Furthermore, if NASA hadn't cancelled and started new projects every time a new administration came to the White House, we would have had the Jupiter rocket 30 years ago!

So now they are going to develop a cheap-ass rocket that uses old RS-25 SSME engines, not because they are better, but because we already have a stock of 15 of them on the Space Shuttles...

Well, at least we will have something. Even if it's a cheap-ass rocket, I'm still pretty excited about it. They are planning to send manned visits to nearby asteroids with it, which is pretty cool. Not as cool as a moon base, but still pretty cool... And right now I just hope that they will stick to that plan and not cancel the whole thing yet again...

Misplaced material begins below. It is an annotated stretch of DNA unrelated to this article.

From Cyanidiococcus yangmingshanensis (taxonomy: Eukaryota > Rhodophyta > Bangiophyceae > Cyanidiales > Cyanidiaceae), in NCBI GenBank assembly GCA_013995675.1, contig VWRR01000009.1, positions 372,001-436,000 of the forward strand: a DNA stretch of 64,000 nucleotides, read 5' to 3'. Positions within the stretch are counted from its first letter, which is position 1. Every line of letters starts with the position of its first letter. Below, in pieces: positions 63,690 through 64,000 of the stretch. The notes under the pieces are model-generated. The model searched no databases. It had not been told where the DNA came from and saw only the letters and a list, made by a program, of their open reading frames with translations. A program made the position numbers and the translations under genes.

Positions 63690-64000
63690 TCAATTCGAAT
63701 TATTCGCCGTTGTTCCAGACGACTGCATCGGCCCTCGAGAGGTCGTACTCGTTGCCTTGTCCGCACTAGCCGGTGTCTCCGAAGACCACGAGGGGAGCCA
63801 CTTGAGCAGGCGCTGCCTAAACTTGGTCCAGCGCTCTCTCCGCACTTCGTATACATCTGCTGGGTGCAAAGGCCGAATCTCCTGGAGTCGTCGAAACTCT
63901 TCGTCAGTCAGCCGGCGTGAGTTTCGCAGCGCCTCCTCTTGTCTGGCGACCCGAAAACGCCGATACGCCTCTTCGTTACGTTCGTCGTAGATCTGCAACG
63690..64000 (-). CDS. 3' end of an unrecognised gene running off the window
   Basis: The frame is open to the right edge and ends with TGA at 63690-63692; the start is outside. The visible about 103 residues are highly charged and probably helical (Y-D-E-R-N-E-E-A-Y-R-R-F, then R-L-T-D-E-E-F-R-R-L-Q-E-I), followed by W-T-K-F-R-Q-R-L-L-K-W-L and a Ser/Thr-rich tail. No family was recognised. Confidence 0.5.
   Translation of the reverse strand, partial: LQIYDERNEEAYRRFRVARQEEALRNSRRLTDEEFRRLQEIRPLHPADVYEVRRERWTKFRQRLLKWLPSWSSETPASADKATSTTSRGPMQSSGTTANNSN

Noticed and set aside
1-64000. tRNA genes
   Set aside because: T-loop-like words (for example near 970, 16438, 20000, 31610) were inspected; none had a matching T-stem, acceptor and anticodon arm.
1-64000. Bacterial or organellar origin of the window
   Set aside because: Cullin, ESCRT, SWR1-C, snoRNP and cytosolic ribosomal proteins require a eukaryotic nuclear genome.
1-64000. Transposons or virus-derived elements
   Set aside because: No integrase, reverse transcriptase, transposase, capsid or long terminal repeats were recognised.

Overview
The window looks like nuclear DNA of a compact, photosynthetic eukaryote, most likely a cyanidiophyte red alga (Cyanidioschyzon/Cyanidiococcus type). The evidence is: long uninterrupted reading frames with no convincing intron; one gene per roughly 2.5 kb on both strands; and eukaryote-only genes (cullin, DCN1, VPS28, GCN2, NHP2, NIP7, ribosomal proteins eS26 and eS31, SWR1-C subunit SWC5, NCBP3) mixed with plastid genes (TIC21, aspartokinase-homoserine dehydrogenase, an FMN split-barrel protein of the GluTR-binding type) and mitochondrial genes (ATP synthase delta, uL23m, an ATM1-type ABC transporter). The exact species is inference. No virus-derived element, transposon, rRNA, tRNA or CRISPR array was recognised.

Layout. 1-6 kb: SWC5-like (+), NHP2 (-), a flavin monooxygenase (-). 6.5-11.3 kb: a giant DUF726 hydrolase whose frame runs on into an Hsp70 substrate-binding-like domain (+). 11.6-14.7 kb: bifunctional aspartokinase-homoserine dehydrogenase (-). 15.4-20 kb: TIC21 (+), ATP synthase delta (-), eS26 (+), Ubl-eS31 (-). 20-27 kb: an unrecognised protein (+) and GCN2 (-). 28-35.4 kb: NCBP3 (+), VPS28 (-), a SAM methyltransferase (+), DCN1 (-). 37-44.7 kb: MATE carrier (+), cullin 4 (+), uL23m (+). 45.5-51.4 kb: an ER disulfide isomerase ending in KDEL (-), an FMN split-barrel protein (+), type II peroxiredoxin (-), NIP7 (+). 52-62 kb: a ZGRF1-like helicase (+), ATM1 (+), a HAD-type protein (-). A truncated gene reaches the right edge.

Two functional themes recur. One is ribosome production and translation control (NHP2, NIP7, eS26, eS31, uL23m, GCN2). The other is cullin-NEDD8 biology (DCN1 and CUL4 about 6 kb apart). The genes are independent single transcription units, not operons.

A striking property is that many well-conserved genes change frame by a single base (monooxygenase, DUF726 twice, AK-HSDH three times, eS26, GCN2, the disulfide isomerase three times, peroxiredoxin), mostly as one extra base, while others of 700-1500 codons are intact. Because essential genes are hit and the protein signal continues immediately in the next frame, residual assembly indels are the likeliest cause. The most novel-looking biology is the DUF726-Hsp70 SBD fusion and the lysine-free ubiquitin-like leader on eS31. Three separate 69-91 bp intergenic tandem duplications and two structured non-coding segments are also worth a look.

[via nasaspaceflight.com]

UPDATE: On September 14th, 2011 NASA officially unveiled the design of the new rocket, now called the Space Launch System (SLS). See my new post for more information.